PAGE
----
"Know, then, that a certain widow, handsome, young, gay, and rich, and withal no prude, fell in love with a young man, handsome, well-made, and active. A relative heard of it, and one day took occasion to speak to the good widow in the way of brotherly reprehension. 'I wonder, madam,' said he, 'that a woman of your quality, so beautiful and so rich, should fall in love with such a despicable, mean, silly fellow; when there are, in this house, so many graduates, scholars, and dignitaries, among whom you might pick and choose, and say, this I like and this I leave, as you would among pears.' But she answered him with great frankness and gaiety, 'You are much mistaken, worthy sir, and your sentiments are very antiquated, if you imagine that I have made an ill choice in that fellow, silly as he may appear, since, for aught that I desire of him, he knows as much of philosophy as Aristotle himself, if not more.' In like manner, Sancho, Dulcinea del Toboso deserves as highly as the greatest princess on earth. For of those poets who have celebrated the praises of ladies under fictitious names many had no such mistresses. Thinkest thou that the Amaryllises, the Phyllises, the Silvias, the Dianas, the Galateas, the Alidas, and the like, famous in books, ballads, barbers' shops, and stage-plays, were really ladies of flesh and blood, and beloved by those who have celebrated them? Certainly not: they are mostly feigned, to supply subjects for verse, and to make the authors pass for men of gallantry. It is therefore sufficient that I think and believe that the good Aldonza Lorenzo is beautiful and modest; and as to her lineage, it matters not, for no inquiry concerning it is requisite; and to me it is unnecessary, as I regard her as the greatest princess in the world. For thou must know, Sancho, that two things, above all others, incite to love; namely, beauty and a good name. Now both these are to be found in perfection in Dulcinea; for in beauty none can be compared to her, and for purity of reputation few can [Pg 83] equal her. In fine, I conceive she is exactly what I have described, and every thing that I can desire, both as to beauty and quality, unequalled by Helen, or by Lucretia, or any other of the famous women of antiquity, whether Grecian, Roman, or Goth; and I care not what be said, since, if upon this account I am blamed by the ignorant, I shall be acquitted by the wise." "Your worship," replied Sancho, "is always in the right, and I am an ass—why do I mention an ass?—one should not talk of halters in the house of the hanged. But I am off—give me the letter, sir, and peace be with you."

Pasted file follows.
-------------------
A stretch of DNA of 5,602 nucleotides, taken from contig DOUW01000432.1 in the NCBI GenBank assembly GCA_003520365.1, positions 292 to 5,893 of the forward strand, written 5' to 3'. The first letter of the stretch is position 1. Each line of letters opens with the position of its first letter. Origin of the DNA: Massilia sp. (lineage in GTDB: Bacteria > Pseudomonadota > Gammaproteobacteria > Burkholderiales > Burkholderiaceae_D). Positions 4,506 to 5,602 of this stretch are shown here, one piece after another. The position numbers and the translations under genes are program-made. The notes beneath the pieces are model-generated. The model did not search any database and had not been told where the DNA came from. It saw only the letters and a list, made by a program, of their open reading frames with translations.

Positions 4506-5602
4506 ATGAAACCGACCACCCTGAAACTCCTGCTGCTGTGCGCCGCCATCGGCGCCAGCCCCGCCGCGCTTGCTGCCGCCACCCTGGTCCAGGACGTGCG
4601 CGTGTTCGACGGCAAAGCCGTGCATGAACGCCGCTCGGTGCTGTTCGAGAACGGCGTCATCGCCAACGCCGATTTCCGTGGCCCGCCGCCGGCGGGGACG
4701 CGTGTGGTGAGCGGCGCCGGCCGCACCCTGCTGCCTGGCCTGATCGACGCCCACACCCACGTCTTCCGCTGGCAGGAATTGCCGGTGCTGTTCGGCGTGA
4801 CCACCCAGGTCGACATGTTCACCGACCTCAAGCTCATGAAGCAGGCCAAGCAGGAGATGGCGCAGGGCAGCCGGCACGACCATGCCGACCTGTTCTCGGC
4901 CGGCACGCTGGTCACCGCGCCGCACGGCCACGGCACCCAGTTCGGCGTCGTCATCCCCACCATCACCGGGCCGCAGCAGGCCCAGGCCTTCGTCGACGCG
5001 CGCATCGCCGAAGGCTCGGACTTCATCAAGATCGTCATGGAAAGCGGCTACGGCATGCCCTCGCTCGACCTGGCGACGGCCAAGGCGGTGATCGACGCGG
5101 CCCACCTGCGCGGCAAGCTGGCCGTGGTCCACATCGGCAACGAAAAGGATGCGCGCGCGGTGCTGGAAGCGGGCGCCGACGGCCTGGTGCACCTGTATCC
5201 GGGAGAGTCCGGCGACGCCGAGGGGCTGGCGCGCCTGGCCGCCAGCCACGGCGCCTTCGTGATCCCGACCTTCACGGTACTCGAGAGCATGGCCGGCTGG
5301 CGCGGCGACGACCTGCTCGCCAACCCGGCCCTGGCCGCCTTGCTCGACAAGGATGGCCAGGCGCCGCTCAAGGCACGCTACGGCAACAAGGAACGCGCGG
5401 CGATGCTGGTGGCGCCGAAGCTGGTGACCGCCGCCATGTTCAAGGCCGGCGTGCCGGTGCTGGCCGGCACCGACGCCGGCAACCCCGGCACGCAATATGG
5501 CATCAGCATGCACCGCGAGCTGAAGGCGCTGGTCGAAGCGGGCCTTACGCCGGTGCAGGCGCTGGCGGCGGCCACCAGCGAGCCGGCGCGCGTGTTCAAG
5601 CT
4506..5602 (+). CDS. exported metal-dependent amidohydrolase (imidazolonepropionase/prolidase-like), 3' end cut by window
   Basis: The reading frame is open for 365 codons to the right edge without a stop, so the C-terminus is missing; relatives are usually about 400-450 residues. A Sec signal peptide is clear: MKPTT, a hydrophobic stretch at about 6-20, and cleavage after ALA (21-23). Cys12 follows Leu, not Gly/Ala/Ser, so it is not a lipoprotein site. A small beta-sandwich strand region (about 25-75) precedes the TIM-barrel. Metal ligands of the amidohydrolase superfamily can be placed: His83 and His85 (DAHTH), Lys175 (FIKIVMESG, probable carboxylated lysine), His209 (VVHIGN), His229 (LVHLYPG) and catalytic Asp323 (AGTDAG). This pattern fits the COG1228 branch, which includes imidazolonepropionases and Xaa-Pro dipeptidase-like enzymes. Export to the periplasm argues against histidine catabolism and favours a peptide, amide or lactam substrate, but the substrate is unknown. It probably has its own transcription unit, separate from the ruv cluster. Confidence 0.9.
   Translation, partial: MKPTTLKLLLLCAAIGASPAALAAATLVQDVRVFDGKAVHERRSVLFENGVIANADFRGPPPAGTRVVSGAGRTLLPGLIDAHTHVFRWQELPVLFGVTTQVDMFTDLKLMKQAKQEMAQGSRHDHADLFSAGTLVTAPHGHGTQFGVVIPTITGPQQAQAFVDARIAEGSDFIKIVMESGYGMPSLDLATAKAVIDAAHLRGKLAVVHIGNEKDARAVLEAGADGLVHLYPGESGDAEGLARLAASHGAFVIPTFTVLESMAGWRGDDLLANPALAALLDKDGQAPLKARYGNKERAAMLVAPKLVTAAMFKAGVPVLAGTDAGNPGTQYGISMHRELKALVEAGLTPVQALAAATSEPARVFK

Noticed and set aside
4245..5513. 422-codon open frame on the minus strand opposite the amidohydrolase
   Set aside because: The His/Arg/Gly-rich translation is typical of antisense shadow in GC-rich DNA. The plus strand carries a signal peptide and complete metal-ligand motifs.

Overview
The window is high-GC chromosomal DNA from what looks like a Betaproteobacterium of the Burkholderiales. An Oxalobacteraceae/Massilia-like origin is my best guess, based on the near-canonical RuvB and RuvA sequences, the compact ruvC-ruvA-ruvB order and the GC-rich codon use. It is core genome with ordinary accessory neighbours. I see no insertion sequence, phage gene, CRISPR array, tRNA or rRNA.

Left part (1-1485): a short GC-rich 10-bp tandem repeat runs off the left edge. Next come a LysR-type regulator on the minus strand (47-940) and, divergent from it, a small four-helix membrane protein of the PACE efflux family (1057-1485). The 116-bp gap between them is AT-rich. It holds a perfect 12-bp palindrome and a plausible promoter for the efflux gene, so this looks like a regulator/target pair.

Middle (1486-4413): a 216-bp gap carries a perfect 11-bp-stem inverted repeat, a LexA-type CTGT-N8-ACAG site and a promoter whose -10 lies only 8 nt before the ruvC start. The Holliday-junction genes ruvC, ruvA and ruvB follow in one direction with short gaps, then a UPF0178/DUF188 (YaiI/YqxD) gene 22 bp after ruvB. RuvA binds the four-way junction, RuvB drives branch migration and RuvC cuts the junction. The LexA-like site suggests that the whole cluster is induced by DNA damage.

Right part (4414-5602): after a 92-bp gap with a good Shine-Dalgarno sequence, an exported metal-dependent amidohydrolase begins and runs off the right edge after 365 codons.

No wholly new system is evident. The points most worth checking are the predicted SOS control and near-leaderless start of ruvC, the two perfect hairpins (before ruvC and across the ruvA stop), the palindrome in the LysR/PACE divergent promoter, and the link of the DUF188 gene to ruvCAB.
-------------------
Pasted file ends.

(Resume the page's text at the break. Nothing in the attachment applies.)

Don Quixote took out the pocket-book to write the letter; and having finished, he called Sancho, and said he would read it to him, that he might have it by heart, lest he might perchance lose it by the way; for every thing was to be feared from his evil destiny. To which Sancho answered: "Write it, sir, two or three times in the book, and give it me, and I will take good care of it; but to suppose that I can carry it in my memory is a folly; for mine is so bad that I often forget my own name. Your worship, however, may read it to me; I shall be glad to hear it, for it must needs be very much to the purpose." "Listen, then," said Don Quixote, "this is what I have written:

Don Quixote's Letter to Dulcinea del Toboso.